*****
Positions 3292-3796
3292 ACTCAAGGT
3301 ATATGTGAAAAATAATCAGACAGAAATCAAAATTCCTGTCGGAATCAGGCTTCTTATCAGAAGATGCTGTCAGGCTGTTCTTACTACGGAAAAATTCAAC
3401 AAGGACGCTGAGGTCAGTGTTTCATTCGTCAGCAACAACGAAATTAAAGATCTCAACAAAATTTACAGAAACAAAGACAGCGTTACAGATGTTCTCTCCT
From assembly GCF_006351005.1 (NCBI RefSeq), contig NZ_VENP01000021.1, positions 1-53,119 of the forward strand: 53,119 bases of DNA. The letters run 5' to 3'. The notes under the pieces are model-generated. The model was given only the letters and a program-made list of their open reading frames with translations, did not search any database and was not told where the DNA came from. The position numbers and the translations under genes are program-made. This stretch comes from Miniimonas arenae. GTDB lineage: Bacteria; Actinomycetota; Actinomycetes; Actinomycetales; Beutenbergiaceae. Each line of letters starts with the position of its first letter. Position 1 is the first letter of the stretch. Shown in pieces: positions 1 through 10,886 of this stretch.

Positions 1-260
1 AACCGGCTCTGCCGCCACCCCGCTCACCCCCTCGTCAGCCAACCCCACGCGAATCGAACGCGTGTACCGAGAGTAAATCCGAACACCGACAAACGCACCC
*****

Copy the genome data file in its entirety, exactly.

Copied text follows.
Positions 3292-3796
3292 ACTCAAGGT
3301 ATATGTGAAAAATAATCAGACAGAAATCAAAATTCCTGTCGGAATCAGGCTTCTTATCAGAAGATGCTGTCAGGCTGTTCTTACTACGGAAAAATTCAAC
3401 AAGGACGCTGAGGTCAGTGTTTCATTCGTCAGCAACAACGAAATTAAAGATCTCAACAAAATTTACAGAAACAAAGACAGCGTTACAGATGTTCTCTCCT
From assembly GCF_006351005.1 (NCBI RefSeq), contig NZ_VENP01000021.1, positions 1-53,119 of the forward strand: 53,119 bases of DNA. The letters run 5' to 3'. The notes under the pieces are model-generated. The model was given only the letters and a program-made list of their open reading frames with translations, did not search any database and was not told where the DNA came from. The position numbers and the translations under genes are program-made. This stretch comes from Miniimonas arenae. GTDB lineage: Bacteria; Actinomycetota; Actinomycetes; Actinomycetales; Beutenbergiaceae. Each line of letters starts with the position of its first letter. Position 1 is the first letter of the stretch. Shown in pieces: positions 1 through 10,886 of this stretch.

Positions 1-260
1 AACCGGCTCTGCCGCCACCCCGCTCACCCCCTCGTCAGCCAACCCCACGCGAATCGAACGCGTGTACCGAGAGTAAATCCGAACACCGACAAACGCACCC